COURSE GUIDE, 1996-97

DEPARTMENT: Geology
INSTRUCTOR: Carl Kirby

COURSE NUMBER: GE 105
TITLE: Earth, Health, and Resources

SEMESTER OFFERED: Fall and Spring
PREREQUISITES, IF ANY: none
ANTICIPATED OFFERING IN 1997-8: Yes

ENROLLMENT RESTRICTIONS, IF ANY (SUCH AS "REQUIRES PERMISSION," "OPEN ONLY TO MAJORS," "NOT OPEN TO SENIORS," ETC.) none

I. GENERAL COURSE OBJECTIVE
To critically evaluate claims of the "destruction" of the environment. To examine the effects of earth processes and phenomena upon life and life upon earth processes. To examine risks associated with human activities.

II. DESCRIPTION OF SUBJECT MATTER
This course is a broad environmental science course, covering some subjects often not associated with geology. Topics include:
Local and global chemical cycles, global warming, acid rain, acid mine drainage, ground water, pollution studies, distribution of elements in the earth, element mobility, geologic time, local, regional and global nature of processes, radioactivity, radon, nuclear waste, hydrologic cycle, sources and disposal of wastes, finite resources, population growth, computer modeling, compositions of natural waters, energy conversion and environmental implications, incineration, landfilling, land use, water and wastewater treatment, risk assessment and perception, policy implications.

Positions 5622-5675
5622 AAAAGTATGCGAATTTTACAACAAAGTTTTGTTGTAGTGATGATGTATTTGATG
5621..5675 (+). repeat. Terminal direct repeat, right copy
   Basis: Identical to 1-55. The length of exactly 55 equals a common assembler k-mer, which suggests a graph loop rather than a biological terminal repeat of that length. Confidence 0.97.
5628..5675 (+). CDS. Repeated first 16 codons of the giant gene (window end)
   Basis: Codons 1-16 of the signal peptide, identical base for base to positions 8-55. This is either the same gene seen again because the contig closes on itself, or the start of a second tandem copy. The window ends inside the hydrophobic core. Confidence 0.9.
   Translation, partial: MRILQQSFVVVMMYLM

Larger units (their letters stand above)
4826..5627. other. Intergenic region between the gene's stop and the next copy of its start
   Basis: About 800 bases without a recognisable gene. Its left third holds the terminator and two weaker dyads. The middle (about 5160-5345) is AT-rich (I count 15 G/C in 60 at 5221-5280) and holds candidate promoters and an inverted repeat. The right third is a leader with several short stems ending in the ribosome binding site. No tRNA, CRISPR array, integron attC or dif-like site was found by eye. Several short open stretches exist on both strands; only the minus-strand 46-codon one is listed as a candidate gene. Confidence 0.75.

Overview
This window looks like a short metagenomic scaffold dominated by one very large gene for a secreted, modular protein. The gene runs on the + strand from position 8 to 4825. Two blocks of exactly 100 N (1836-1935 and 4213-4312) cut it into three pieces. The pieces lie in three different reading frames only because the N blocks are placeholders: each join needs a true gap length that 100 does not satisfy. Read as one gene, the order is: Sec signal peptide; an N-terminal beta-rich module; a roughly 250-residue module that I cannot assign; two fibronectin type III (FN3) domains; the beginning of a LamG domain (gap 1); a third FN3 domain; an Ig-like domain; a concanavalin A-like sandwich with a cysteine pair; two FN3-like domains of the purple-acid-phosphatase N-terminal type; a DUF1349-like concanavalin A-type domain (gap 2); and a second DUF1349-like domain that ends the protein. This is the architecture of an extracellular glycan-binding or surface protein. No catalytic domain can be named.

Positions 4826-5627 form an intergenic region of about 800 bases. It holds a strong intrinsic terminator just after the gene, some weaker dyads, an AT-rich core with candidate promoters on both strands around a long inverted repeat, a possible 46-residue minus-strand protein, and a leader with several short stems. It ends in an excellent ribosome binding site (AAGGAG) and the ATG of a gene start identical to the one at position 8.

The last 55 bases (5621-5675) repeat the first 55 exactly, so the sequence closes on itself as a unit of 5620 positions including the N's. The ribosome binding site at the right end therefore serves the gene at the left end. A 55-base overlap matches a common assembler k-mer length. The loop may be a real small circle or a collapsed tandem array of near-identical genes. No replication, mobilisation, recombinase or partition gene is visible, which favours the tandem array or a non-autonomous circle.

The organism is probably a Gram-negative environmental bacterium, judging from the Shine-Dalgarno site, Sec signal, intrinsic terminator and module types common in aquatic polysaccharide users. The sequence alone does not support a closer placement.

III. METHOD OF INSTRUCTION AND STUDY
Lecture, discussion, frequent small group work in class, field trips, laboratory exercises. Frequent short writing assignments, peer review and instructor feedback. Hourly exams and a final examination. Group research project, presentation and paper.

IV. INSTRUCTIONAL MATERIALS AND SOURCES
Textbook (required), reserve readings assigned from popular press and scientific journals.

This course satisfies the criteria for the Common Learning Agenda "Natural and Fabricated Worlds" requirement. It is offered as a "W2" course.


Here are some of the sites that GE105 students encounter on field trips:

Lycoming County Landfill

Milton Sewage Treatment Plant

Sinkholes and springs in the Nippenose Valley

Acid Mine Drainage

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